United States Streit migration to the United States +

Many English families emigrated to North American colonies in order to escape the political chaos in Britain at this time. Unfortunately, many English families made the trip to the New World under extremely harsh conditions. Overcrowding on the ships caused the majority of the immigrants to arrive diseased, famished, and destitute from the long journey across the stormy Atlantic. Despite these hardships, many of the families prospered and went on to make invaluable contributions to the development of the cultures of the United States and Canada. Early North American immigration records have revealed a number of people bearing the name Streit or a variant listed above:

Streit Settlers in United States in the 18th Century
  • Christian Streit, who arrived in New Jersey in 1709 [6]
  • Kristiaan Streit, who landed in New York in 1709 [6]
  • Magdalena Streit, who arrived in New York in 1709-1710 [6]
  • Godfried Streit, who landed in New York in 1758 [6]
  • Johann Georg Streit, who arrived in America in 1783 [6]

Contemporary Notables of the name Streit (post 1700) +

  • Clarence Kirschmann Streit (1896-1986), American journalist who played a prominent role in the Atlanticist and world federalist movements
  • William M. Streit (1875-1941), American Republican politician, Mayor of Mt. Clemens, Michigan, 1923-31; Candidate for Michigan State Senate 11th District, 1932 [7]
  • Saul S. Streit, American Democratic Party politician, Member of New York State Assembly from New York County 7th District, 1927-36; Justice of New York Supreme Court 1st District, 1955-68 [7]
  • Mary Streit, American Republican politician, Vice-chair of Michigan Republican Party, 1949-51; Alternate Delegate to Republican National Convention from Michigan, 1952 [7]
  • Michael J Streit, appointed an Iowa Supreme Court judge in 2001
  • Clarance K Streit, author of "Union Now," published in 1938
  • Richard Streit Hamilton (b. 1943), American mathematician awarded the Steele Prize for Seminal Contribution to Research in 2009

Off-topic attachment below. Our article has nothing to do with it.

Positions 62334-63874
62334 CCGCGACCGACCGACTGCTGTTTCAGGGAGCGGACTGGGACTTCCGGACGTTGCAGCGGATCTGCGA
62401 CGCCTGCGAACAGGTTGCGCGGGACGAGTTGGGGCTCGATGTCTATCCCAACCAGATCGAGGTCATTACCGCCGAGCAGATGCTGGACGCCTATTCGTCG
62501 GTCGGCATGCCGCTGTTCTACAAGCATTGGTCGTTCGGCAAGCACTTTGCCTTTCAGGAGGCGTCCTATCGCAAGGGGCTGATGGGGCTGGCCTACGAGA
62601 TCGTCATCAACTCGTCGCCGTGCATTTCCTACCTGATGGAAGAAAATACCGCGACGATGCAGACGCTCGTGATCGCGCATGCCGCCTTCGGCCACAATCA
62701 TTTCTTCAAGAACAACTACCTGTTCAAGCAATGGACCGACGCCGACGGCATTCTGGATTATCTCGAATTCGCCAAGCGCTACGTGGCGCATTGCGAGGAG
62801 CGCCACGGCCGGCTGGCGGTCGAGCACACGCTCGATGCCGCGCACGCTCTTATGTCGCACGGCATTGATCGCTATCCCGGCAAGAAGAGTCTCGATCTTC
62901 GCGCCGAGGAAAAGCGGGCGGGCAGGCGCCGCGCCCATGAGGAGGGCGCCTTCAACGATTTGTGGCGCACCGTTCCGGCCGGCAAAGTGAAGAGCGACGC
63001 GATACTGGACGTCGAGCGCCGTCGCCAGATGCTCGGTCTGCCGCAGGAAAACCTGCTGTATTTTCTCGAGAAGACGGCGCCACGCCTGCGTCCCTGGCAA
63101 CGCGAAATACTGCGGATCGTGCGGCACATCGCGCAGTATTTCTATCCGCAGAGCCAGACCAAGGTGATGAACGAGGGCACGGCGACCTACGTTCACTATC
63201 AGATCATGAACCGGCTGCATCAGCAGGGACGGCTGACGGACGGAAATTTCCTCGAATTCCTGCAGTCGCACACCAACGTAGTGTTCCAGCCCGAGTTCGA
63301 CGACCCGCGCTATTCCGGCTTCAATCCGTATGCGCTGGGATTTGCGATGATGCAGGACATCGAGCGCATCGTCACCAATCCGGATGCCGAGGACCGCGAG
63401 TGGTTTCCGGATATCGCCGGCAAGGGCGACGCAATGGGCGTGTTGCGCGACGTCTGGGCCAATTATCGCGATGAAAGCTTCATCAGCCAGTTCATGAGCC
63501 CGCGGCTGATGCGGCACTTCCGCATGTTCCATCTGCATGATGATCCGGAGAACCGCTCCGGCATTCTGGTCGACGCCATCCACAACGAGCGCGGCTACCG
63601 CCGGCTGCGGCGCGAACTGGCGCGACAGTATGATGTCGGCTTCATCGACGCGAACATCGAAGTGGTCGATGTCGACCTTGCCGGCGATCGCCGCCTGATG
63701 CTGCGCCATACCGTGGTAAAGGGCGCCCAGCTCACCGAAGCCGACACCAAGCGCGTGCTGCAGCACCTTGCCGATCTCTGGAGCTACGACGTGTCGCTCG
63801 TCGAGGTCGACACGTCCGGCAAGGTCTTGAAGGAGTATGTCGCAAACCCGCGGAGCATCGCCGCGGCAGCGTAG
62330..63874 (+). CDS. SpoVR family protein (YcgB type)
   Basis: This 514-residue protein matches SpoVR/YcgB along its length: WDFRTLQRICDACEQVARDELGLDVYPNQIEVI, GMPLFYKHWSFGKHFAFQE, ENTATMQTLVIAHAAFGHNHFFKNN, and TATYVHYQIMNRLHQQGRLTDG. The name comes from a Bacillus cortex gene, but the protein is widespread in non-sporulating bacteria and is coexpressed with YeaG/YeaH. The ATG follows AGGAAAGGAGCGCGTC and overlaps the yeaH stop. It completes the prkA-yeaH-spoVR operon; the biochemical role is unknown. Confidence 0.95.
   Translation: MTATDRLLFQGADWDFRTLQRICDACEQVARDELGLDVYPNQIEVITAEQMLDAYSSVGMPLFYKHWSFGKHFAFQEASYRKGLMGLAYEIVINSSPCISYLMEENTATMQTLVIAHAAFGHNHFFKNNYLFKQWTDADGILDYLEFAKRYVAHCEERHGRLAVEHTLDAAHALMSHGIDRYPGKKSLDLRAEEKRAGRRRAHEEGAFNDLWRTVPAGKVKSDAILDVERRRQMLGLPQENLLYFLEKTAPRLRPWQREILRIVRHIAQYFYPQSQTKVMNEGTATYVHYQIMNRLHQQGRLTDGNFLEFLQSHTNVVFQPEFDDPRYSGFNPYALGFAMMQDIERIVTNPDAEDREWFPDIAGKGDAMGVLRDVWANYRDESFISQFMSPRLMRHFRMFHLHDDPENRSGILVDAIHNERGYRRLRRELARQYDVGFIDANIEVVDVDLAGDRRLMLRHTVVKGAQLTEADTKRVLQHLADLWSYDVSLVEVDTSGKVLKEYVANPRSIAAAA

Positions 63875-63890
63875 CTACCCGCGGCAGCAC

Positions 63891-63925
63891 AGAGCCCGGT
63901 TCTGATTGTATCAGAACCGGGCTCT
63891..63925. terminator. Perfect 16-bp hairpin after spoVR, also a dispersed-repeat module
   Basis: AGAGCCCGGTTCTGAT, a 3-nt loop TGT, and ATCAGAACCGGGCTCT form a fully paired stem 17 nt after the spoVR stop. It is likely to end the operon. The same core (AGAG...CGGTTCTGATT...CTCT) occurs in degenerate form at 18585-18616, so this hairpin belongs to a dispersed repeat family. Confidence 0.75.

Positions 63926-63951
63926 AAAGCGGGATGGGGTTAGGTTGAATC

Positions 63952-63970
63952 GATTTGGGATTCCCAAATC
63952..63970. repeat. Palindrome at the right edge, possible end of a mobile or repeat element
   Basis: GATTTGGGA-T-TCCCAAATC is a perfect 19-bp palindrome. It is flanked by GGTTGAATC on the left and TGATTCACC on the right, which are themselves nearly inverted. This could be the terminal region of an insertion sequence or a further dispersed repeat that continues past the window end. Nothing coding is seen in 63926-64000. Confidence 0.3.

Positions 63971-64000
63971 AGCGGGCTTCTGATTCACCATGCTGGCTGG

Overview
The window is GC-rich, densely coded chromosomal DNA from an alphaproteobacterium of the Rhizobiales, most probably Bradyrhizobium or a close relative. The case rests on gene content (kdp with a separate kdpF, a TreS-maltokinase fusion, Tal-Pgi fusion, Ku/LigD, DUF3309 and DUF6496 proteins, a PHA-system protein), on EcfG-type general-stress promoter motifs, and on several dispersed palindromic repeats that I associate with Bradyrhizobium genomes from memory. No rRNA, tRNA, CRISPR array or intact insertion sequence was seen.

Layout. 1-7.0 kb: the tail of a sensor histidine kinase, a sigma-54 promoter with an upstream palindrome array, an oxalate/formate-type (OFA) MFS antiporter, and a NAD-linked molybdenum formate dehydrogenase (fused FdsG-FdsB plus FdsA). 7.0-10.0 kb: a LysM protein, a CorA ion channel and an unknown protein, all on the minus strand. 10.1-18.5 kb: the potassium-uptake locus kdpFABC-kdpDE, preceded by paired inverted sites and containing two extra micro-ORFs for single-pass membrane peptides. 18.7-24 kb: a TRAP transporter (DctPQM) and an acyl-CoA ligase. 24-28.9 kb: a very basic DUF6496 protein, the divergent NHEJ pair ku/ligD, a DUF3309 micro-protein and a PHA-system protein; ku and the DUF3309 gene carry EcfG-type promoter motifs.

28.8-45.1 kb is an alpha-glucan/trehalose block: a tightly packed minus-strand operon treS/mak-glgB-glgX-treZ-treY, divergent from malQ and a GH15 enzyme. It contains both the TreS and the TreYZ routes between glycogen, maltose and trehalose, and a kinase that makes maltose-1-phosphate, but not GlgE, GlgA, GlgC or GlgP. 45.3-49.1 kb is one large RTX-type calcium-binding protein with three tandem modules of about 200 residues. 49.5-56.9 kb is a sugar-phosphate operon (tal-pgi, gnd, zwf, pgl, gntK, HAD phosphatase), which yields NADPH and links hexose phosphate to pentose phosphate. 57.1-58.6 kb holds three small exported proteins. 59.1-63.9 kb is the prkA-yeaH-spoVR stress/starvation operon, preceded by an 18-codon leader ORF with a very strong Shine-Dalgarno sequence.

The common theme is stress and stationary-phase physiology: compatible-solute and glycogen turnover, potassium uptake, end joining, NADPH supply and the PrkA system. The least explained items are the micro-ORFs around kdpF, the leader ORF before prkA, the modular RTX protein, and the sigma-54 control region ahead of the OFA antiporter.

The Streit Motto +

The motto was originally a war cry or slogan. Mottoes first began to be shown with arms in the 14th and 15th centuries, but were not in general use until the 17th century. Thus the oldest coats of arms generally do not include a motto. Mottoes seldom form part of the grant of arms: Under most heraldic authorities, a motto is an optional component of the coat of arms, and can be added to or changed at will; many families have chosen not to display a motto.

Motto: Resurgere tento
Motto Translation: I strive to rise again.

  1. ^ Smith, Eldson Coles, New Dictionary of American Family Names New York: Harper & Row, 1956. Print
  2. ^ Arthur, William , An Etymological Dictionary of Family and Christian Names. London: 1857. Print
  3. ^ Hutchins, Fortescue, The History of Cornwall, from the Earliest Records and Traditions to the Present Time. London: William Penaluna, 1824. Print
  4. ^ Smith, George (ed), Dictionary of National Biography. London: Smith, Elder & Co., 1885-1900. Print
  5. ^
  6. ^ Filby, P. William, Meyer, Mary K., Passenger and immigration lists index : a guide to published arrival records of about 500,000 passengers who came to the United States and Canada in the seventeenth, eighteenth, and nineteenth centuries. 1982-1985 Cumulated Supplements in Four Volumes Detroit, Mich. : Gale Research Co., 1985, Print (ISBN 0-8103-1795-8)
  7. ^ The Political Graveyard: Alphabetical Name Index. (Retrieved 2015, November 12) . Retrieved from on Facebook